In eight Tuesdays each year, Federal Reserve chairman Alan Greenspan convenes a small committee to set the short-term interest rate that can move through the American and world economies like an electric jolt. As much as any, the committee's actions determine the economic well-being of every American. The availability of money for business or consumer loans, mortgages, job creation and overall national economic growth flows from those decisions. Perhaps the last Washington secret is how the Federal Reserve and its enigmatic chairman, Alan Greenspan, operate. In Maestro, Bob Woodward takes you inside the Fed and Greenspan's thinking. We listen to the Fed's internal debates as the American economy is pushed into a historic 10-year expansion while the world economy lurches from financial crisis to financial crisis. Greenspan plays a sometimes subtle, sometimes blunt behind-the-scenes role. He appears in Maestro up close as never before -- alternately nervous and calm, plunging into mathematics one moment and politics the next, skeptical, dispassionate, always struggling -- often alone. Maestro traces a fascinating intellectual journey as Greenspan, an old-school anti-inflation hawk of the traditional economy, is among the first to realize the potential in the modern, high-productivity new economy -- the foundation of the current American boom. Woodward's account of the Greenspan years is a remarkable portrait of a man who has become the symbol of American economic preeminence.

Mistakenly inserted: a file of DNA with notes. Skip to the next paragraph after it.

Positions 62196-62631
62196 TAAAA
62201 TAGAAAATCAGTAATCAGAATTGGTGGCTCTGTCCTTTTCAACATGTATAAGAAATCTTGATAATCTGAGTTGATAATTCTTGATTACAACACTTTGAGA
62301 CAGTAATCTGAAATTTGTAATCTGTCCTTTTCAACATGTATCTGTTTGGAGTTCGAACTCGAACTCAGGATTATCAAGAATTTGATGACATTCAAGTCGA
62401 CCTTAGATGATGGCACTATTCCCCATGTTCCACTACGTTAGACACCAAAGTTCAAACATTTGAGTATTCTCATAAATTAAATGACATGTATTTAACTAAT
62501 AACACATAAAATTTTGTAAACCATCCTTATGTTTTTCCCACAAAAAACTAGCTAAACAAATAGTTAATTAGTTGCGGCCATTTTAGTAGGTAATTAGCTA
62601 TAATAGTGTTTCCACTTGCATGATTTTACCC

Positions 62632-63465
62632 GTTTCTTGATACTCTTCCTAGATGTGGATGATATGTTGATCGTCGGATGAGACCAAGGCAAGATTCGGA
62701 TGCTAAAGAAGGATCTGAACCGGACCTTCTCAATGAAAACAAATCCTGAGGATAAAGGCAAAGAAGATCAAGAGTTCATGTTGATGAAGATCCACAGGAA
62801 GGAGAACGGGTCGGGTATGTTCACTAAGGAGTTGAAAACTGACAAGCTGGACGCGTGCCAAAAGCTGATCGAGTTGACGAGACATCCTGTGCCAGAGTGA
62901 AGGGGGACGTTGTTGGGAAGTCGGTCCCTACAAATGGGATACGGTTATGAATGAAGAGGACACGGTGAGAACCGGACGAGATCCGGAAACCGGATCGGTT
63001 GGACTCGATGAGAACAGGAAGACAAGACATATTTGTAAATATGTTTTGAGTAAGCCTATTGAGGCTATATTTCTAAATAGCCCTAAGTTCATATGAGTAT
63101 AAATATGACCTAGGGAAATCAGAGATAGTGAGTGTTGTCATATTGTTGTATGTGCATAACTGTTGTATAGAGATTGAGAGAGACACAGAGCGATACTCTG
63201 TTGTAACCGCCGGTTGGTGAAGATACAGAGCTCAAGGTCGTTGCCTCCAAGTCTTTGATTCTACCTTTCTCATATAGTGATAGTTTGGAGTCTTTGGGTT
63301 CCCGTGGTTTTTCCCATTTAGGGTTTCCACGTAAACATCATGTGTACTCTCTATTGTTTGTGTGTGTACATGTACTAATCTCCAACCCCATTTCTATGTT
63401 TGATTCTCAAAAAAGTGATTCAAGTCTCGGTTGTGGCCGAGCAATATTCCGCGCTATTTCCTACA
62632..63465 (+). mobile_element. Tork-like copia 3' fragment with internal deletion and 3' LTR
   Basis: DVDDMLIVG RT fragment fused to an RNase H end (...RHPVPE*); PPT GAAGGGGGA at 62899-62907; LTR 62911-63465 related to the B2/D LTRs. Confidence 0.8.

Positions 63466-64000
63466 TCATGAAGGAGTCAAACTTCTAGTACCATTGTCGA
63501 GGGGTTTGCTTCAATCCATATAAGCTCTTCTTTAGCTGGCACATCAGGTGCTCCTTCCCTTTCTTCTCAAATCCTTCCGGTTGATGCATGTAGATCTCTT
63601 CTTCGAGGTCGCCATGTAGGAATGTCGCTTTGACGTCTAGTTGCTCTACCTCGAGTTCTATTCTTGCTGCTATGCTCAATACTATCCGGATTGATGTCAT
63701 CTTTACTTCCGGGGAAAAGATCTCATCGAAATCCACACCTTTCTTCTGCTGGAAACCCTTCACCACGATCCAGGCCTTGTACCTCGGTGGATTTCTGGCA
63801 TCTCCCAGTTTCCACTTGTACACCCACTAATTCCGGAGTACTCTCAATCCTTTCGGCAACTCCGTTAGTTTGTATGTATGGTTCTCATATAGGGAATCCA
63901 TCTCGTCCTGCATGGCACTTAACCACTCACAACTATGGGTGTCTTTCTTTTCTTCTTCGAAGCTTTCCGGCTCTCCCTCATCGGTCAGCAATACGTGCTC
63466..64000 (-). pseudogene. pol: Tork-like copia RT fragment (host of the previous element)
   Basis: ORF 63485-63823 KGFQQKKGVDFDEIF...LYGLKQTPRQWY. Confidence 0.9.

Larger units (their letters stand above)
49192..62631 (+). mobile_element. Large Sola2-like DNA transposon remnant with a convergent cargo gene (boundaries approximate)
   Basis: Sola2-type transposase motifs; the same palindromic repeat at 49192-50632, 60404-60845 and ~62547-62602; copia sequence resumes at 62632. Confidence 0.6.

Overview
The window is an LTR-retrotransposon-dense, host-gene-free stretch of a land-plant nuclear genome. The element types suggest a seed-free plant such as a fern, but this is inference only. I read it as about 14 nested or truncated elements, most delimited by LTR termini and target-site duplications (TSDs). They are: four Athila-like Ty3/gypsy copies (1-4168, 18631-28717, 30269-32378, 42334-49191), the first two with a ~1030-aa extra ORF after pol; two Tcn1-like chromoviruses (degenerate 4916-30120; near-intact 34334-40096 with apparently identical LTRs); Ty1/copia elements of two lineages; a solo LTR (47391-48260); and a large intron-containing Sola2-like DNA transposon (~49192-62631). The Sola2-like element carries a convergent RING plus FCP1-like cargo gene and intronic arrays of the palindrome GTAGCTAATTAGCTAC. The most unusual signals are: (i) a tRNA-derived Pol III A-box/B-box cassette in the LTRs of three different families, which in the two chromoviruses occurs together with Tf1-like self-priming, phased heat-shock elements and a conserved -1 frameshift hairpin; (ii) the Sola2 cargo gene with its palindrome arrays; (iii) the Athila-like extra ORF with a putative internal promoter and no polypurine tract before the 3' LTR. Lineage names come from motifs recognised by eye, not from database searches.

Bob Woodward is an associate editor at The Washington Post, where he has worked for forty-seven years. He has shared in two Pulitzer Prizes, first for the Post’s coverage of the Watergate scandal with Carl Bernstein, and second in 2003 as the lead reporter for coverage of the 9/11 terrorist attacks. He has authored or coauthored eighteen books, all of which have been national nonfiction bestsellers. Twelve of those have been #1 national bestsellers.
"Woodward has established himself as the best reporter of our time. He may be the best reporter of all time." -- Bob Schieffer, CBS News Face the Nation
"Scrupulous and illuminating...Woodward lucidly explains the axes of intellectual and political disagreement over monetary policy...shedding new light on major conflicts of the Greenspan era." -- The New York Times Book Review
"A gripping ride through the oddly fragile and insecure world of big money and the curious mind of Greenspan." -- San Francisco Chronicle
"Fascinating, intimate...the best inside job on the subject yet to appear." -- The Dallas Morning News
"Admirably accomplishes what it sets out to do: demystify a Washington institution that is dimly understood by most Americans." -- USA Today
"Replete with the sort of fly-on-the-wall reporting for which Woodward is famous. What comes across most clearly is Greenspan's skill at the political power games that determine who survives in the cutthroat world of Washington." -- BusinessWeek